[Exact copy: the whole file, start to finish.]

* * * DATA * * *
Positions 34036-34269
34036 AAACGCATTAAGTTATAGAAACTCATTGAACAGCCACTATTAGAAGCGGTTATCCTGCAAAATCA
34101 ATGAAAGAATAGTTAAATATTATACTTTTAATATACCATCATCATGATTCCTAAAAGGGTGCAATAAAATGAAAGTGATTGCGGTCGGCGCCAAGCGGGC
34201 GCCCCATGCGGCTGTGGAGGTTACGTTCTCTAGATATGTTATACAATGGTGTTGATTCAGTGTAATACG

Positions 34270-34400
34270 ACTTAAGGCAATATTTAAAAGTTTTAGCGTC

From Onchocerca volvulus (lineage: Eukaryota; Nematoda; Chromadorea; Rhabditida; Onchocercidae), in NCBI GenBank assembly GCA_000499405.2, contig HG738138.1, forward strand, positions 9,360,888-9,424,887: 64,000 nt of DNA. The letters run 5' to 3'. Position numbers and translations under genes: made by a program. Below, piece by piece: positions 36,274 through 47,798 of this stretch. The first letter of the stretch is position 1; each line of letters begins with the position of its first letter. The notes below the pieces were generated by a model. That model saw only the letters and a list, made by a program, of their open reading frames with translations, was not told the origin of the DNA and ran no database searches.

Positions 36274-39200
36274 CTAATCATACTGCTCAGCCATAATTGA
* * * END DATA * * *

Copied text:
Positions 34036-34269
34036 AAACGCATTAAGTTATAGAAACTCATTGAACAGCCACTATTAGAAGCGGTTATCCTGCAAAATCA
34101 ATGAAAGAATAGTTAAATATTATACTTTTAATATACCATCATCATGATTCCTAAAAGGGTGCAATAAAATGAAAGTGATTGCGGTCGGCGCCAAGCGGGC
34201 GCCCCATGCGGCTGTGGAGGTTACGTTCTCTAGATATGTTATACAATGGTGTTGATTCAGTGTAATACG

Positions 34270-34400
34270 ACTTAAGGCAATATTTAAAAGTTTTAGCGTC

From Onchocerca volvulus (lineage: Eukaryota; Nematoda; Chromadorea; Rhabditida; Onchocercidae), in NCBI GenBank assembly GCA_000499405.2, contig HG738138.1, forward strand, positions 9,360,888-9,424,887: 64,000 nt of DNA. The letters run 5' to 3'. Position numbers and translations under genes: made by a program. Below, piece by piece: positions 36,274 through 47,798 of this stretch. The first letter of the stretch is position 1; each line of letters begins with the position of its first letter. The notes below the pieces were generated by a model. That model saw only the letters and a list, made by a program, of their open reading frames with translations, was not told the origin of the DNA and ran no database searches.

Positions 36274-39200
36274 CTAATCATACTGCTCAGCCATAATTGA